Here's a list of the UK's biggest providers, which routers they offer, and which packages you'll need to pick to get a Wi-Fi 6 router. This list is by no means exhaustive, but it does demonstrate that, broadly speaking, you'll want to aim for higher speeds – full fibre or Virgin Media if you can get it – to get the best router.

Provider Wi-Fi 6 Router Packages
Sky Sky Max Hub Any, but requires Wi-Fi Max upgrade for £7.50 to £10 per month (package dependent)
Virgin Media Virgin Hub 5 Gig1 only (1130Mbps)
BT Smart Hub 2 All except ADSL (10Mbps)
TalkTalk Amazon eero Full Fibre 900 as standard, or upgrade any other full fibre package for additional £6 per month
Plusnet Not yet available None
Vodafone Broadband Ultra Hub Pro II Broadband packages only
EE Broadband Smart Hub Any fibre or full fibre package

You may have noticed some providers are more generous with their top spec Wi-Fi 6 routers than others. For example, EE Broadband offers its Smart Hub to anyone, even those taking up basic fibre broadband, whereas Virgin Media won't offer you a Wi-Fi 6 router (Virgin Hub 5) automatically unless you plump for their flagship Gig1 package (though you can ask for one on its other fast packages once you've been a customer for a while).

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Which devices are compatible with Wi-Fi 6?

First of all, Wi-Fi 6 routers are compatible with all previous-generation devices. That means your devices won't have to be Wi-Fi 6 compatible to work with a Wi-Fi 6 router. That's because all Wi-Fi 6 routers are also able to operate on all previous generations of the technology.

But, that isn't the same the other way around. You devices will need to be Wi-Fi 6 compatible to make use of the extra speed offered by the latest protocol. And as you may have guessed, that means newer, more high-end devices for the most part: Phones, tablets, laptops, PC motherboards and so on, all manufactured within the past few years and all at the mid-range to high end. Smart home devices, in fact, will likely never be Wi-Fi 6 enabled because coloured bulbs and thermostats and so on don't need that kind of bandwidth.

List of Wi-Fi 6-ready devices

The following is a list of popular devices that are built to use the latest Wi-Fi 6 protocol. It is by no means exhaustive and is meant to offer a flavour or idea of the sort of devices you can expect to be compatible rather than a complete reference:

Device Type Devices
  • Huawei P40 or later
  • iPhone 11, 11 Pro, 11 Pro Max or later
  • Samsung Galaxy S10, S10+, Galaxy Note 10, Galaxy Note 10+, S20 Ultra, Galaxy Z Fold 2 or later
  • Google Pixel 6 or later
  • OnePlus 8, 8 Pro or later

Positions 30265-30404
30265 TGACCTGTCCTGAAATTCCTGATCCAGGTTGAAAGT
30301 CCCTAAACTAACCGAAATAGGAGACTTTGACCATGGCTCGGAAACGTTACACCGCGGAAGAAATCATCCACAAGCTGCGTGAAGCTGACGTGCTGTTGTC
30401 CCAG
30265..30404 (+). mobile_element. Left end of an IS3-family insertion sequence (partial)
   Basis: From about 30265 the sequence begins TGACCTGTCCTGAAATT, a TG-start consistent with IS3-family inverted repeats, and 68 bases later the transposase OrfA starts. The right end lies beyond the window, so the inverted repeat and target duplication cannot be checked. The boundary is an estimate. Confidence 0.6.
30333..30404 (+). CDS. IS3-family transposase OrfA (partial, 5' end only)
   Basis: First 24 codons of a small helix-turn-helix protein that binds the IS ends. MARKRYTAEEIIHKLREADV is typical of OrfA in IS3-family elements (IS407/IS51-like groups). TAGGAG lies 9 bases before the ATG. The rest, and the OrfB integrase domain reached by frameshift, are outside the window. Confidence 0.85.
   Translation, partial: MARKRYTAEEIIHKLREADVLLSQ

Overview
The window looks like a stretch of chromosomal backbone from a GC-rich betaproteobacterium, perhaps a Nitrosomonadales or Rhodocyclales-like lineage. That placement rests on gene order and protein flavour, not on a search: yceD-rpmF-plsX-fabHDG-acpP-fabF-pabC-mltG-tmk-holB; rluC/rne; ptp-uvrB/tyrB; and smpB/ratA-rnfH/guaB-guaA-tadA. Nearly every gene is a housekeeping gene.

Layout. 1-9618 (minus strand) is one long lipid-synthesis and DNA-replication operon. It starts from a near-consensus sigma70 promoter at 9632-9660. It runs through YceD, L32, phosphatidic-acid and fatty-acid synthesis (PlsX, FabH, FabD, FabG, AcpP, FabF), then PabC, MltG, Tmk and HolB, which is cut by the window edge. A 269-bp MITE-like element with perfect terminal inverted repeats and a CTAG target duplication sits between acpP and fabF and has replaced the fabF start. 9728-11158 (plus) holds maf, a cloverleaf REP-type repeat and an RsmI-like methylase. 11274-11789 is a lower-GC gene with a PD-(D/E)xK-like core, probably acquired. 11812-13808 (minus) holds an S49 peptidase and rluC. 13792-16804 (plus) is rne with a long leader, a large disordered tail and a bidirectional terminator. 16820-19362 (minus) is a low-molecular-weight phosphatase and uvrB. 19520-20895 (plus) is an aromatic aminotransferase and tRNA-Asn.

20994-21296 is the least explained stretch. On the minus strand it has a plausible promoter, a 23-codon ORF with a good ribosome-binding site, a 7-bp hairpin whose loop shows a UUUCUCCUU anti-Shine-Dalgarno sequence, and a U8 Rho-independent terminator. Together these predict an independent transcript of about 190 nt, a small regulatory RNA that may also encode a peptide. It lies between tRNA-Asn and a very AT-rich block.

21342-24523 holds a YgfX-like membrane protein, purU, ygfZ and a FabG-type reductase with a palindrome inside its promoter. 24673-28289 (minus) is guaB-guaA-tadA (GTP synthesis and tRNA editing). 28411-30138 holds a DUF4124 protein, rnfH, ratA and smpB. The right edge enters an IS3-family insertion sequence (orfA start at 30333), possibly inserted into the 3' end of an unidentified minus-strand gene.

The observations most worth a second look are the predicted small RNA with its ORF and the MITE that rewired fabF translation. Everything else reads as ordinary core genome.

• Apple M1 MacBook Air, M1 MacBook Pro or later
  • Asus Chromebook Flip c436 or later
  • Dell XPS 13 (2020) or later
  • HP Spectre x360 (2020) or later
  • Apple iPad Pro 12.9 (2020) or later
  • Microsoft Surface Pro X or later
  • Amazon Fire Max 11 or later
  • Samsung Galaxy Tab S7 or later

Do I need Wi-Fi 6?

No. You don't. You may be wondering how we can give such a definitive answer here. Aren't articles like this one meant to hedge and say 'well, some people will and some people won't'? They generally do, but with Wi-Fi 6 we can confidently stae you don't need it. Whether you want it or not is a slightly different question.

The reason no one needs Wi-Fi 6 yet is there are no compelling cases where a 500-700Mbps connection over wifi would be advantageous. Only downloading huge files can take any real advantage of such speeds (20-30 times what you need for streaming 4K media, for example), and in the rare cases you may do such a thing, such as downloading a huge videogame there are other factors that are going to make doing so over a Wi-Fi 6 connection somewhat unnecessary and pointless. That's because:

  • Game downloads are bottlenecked – PlayStation Network and Xbox Gamepass/Live bottleneck the speed you can download their games at the source. Steam and some other PC storefronts don't bottleneck, however…
  • Most PCs aren't Wi-Fi 6 compatible – Despite many offering 2.5Gbps LAN ports these days, most PC motherboards still aren't Wi-Fi 6 enabled, meaning if you had, for example, a 1Gbps broadband connection you're much better off connecting your PC directly to your router via a LAN cable to get the best speed
  • Mobile devices are for content consumption – What do we use out phones and tablets for that requires the download of 50GB+ files? Nothing. Phones and tablets are used to watch videos, browse the internet and chat with our friends for the most part. They have no real use for Wi-Fi 6 beyond bragging rights on a wifi speed test

Conclusion: Should you worry about Wi-Fi 6?

Our advice now is going to be different from the advice we would offer you in five years time. As things stand, Wi-Fi 6 is a technology that's landed long before it's really needed. So the question of whether you should concern yourself with it becomes moot.

If you look at the tables around the middle of this guide you can see that newer devices are all becoming compatible with Wi-Fi 6, and that providers are increasingly making it a feature of their routers. Ultimately then, the answer becomes that you will have it when you need it, whether you want it or not.

See also